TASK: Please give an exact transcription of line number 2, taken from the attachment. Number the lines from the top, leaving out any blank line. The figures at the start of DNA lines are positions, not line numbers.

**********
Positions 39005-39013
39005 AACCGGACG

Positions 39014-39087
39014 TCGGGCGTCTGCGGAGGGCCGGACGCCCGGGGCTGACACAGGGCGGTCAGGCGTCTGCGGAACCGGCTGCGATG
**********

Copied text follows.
39005 AACCGGACG